Posts tagged "Region"

Aggregate Industries – Northeast Region, Inc. v. Hugo Key and Sons, Inc., et al. (Lawyers Weekly No. 11-114-16)

NOTICE:  All slip opinions and orders are subject to formal revision and are superseded by the advance sheets and bound volumes of the Official Reports.  If you find a typographical error or other formal error, please notify the Reporter of Decisions, Supreme Judicial Court, John Adams Courthouse, 1 Pemberton Square, Suite 2500, Boston, MA, 02108-1750; (617) 557-1030;   15-P-916                                        Appeals Court   AGGREGATE INDUSTRIES – NORTHEAST REGION, INC.  vs.  HUGO KEY AND SONS, INC., & another.[1]     No. 15-P-916.   Essex.     April 13, 2016. – September 1, 2016.   Present:  Wolohojian, Kinder, & Neyman, JJ.   Contract, Construction contract, Offer and acceptance, Performance and breach, Public works.  Damages, Quantum meruit, Public Works Contract.  Bond, Public works.  Public Works, Payment bond.  Consumer Protection Act, Businessman’s claim, Unfair or deceptive act.  Practice, Civil, Attorney’s fees.       Civil action commenced in the Superior Court Department on October 31, 2011.   The case was heard by Timothy Q. Feeley, J., and a motion for a new trial was considered by him.     Cole M. Young for the plaintiffs. William T. Harrington for the defendants.     WOLOHOJIAN, J.  The plaintiff subcontractor, Aggregate Industries – Northeast Region, Inc. (Aggregate), contracted with the defendant general contractor, Hugo Key and Sons, Inc. (Hugo Key), for the supply of material and labor for a public works construction project in Salem.  A dispute arose about payment, and Aggregate filed a complaint in the Superior Court asserting contract and quantum meruit claims under G. L. c. 149, § 29, the Commonwealth’s bond statute for publicly funded construction projects, and violations of G. L. c. 93A (c. 93A).  Following a jury-waived trial, judgment entered in favor of Hugo Key on all counts of the complaint, with the exception of a discreet quantum meruit award, not under the bond statute, in favor of Aggregate.  Judgment also entered in favor of Hugo Key on a c. 93A counterclaim.  Aggregate appeals, claiming the judge erred in his application of contract principles and in his analysis of the statutes at issue.  We affirm in part, and reverse in part. Background.  We summarize the facts as found by the judge, supplemented by undisputed information from the record.  In 2011, Hugo Key and Salem entered into a contract for the construction of the Salem Wharf project.  The contract was secured by a payment bond in the amount of $ 1,336,925, furnished by the defendant Argonaut Insurance Company (Argonaut).  Hugo Key, in turn, solicited bids from subcontractors for the portion of the project that required bituminous concrete pavement work.  On or about January 14, 2011, Aggregate submitted an estimate for the pavement work, which included two provisions relevant to the present dispute.  The first stated:  “Grader Service:  $ 400.00/HR.”  The […]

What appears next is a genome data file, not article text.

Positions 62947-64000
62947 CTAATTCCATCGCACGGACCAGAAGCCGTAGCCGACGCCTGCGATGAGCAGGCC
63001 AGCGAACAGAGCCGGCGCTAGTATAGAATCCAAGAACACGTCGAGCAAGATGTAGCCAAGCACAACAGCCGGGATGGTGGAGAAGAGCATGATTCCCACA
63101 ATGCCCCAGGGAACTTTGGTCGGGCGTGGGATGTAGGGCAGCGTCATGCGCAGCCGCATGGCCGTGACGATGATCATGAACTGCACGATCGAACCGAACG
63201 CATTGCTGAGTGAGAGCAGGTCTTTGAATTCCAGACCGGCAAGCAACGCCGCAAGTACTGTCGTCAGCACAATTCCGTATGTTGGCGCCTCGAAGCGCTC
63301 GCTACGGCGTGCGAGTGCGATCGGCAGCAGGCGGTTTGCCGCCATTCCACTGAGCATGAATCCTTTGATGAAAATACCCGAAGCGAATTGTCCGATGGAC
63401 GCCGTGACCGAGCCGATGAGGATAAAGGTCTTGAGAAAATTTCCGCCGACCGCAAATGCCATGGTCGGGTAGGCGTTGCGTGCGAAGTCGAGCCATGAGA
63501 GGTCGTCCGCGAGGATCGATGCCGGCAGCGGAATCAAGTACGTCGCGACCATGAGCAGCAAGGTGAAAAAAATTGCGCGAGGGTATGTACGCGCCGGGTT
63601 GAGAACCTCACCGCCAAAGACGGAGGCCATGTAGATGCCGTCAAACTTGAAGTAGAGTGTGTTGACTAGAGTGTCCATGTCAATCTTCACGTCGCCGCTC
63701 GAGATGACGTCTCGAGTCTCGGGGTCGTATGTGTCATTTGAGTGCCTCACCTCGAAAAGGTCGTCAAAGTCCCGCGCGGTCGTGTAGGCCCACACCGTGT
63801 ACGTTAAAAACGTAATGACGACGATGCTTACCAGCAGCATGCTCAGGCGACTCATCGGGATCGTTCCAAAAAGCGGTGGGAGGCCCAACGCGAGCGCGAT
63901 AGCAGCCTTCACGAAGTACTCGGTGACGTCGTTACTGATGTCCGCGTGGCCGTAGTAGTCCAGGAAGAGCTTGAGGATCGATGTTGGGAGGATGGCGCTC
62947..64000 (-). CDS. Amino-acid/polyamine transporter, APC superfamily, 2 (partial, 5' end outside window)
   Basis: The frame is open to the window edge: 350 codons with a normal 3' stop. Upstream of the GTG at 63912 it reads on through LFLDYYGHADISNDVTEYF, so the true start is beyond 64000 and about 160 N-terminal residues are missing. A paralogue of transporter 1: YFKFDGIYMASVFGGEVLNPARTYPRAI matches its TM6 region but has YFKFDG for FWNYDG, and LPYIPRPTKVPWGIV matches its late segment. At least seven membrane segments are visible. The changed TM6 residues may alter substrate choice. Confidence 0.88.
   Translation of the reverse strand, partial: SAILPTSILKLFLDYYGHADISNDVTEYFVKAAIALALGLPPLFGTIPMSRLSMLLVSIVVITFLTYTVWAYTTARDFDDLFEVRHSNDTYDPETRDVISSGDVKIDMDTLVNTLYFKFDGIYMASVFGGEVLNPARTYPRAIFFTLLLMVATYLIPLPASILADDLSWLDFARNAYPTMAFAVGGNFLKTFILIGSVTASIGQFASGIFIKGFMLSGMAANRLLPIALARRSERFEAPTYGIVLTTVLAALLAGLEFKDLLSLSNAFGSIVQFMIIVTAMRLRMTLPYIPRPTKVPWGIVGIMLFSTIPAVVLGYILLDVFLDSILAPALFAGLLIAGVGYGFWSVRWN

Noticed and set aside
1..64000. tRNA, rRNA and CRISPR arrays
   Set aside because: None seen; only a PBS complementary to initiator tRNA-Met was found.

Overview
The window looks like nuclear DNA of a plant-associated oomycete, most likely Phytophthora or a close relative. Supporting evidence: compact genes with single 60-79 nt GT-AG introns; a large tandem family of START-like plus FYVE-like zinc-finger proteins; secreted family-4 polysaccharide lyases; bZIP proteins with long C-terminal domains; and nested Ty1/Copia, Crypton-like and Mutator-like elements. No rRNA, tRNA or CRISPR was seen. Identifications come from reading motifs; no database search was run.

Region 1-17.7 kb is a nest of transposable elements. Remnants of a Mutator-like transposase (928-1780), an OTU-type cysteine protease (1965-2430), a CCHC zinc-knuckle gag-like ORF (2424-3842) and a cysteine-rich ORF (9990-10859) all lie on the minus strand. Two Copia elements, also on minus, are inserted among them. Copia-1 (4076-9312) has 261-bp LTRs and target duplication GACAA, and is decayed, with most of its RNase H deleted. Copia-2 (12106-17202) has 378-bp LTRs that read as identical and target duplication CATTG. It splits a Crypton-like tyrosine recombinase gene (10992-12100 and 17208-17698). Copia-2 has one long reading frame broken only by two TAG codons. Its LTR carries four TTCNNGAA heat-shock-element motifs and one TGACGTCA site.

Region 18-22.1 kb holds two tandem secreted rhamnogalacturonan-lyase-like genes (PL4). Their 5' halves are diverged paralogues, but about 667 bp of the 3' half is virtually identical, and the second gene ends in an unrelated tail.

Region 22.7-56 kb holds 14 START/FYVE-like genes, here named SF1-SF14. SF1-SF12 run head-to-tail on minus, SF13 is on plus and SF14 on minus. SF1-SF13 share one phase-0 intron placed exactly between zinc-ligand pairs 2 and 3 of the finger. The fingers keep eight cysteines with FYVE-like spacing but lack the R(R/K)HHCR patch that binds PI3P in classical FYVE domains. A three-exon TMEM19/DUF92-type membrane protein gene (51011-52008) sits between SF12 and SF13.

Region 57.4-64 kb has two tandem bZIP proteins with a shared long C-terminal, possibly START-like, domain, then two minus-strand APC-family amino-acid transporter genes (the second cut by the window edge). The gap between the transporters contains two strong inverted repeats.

Posted by Massachusetts Legal Resources - September 1, 2016 at 6:24 pm

Categories: News   Tags: , , , , , , , , ,

‘Rough Days Ahead’ as Region, Nation Grieve Officer Sean Collier

Thursday night was the final shift for Sean Collier. But the waning moments of the 26-year-old’s life will never be forgotten. “His life was short,” said Somerville Deputy Police Chief Paul Upton. “But his impact was great.” The Somerville resident and Wilmington native was identified on Friday as the Massachusetts Institute of Technology Police Officer shot and killed on Thursday in his police car. His death led to the manhunt for two Boston Marathon bombing suspects, one who was killed and a second who was captured hiding in a boat behind a Watertown home. But his death also united communities from throughout Massachusetts and far beyond as residents remember a man who heroically lost his life during a week of horror following Monday’s Boston Marathon bombings. A Dream Nearly Fulfilled Everything Collier did in his professional life was with one goal in mind – to protect and serve. “His dream was to become a police officer,” said Upton, who supervised Collier in Somerville. “He wanted to be out there helping community, enforcing the law and serving the people. That was his mission and he absolutely loved it.” Collier worked as an auxiliary police officer for the Somerville Police Department from 2006 until 2009. He volunteered hundreds of hours monitoring playgrounds, schools and special events. While serving in that role, Collier also applied for and was chosen for a job in the department as a records clerk. Quickly, his colleagues realized his talent for working with computers. Collier was selected to create the Somerville Police Department’s website, which is still used today. He also got the department’s Facebook and Twitter pages up and running and assisted the Information Technology officer with computer related issues. But that wasn’t enough for Collier. He also asked to self-sponsor himself in the Police Academy so that when a job opening came up in law enforcement, he could be selected without having to then complete academy training. The department backed him in his request, and Collier scored near the top of his class. In January 2012, Collier was offered the position at MIT and developed a sparkling reputation within his new department. But he remained on the radar within the Somerville Police Department. In June of this year, Upton said the town planned to offer Collier a full-time position as a Somerville police officer. Heroic in Death When Collier suited up for duty on Thursday night, it was impossible for him to know that it would be his final patrol. Sean Collier was ambushed in his police cruiser by two men who were the center of a manhunt that terrorized […]


Posted by Massachusetts Legal Resources - April 20, 2013 at 10:15 pm

Categories: Arrests   Tags: , , , , , , , ,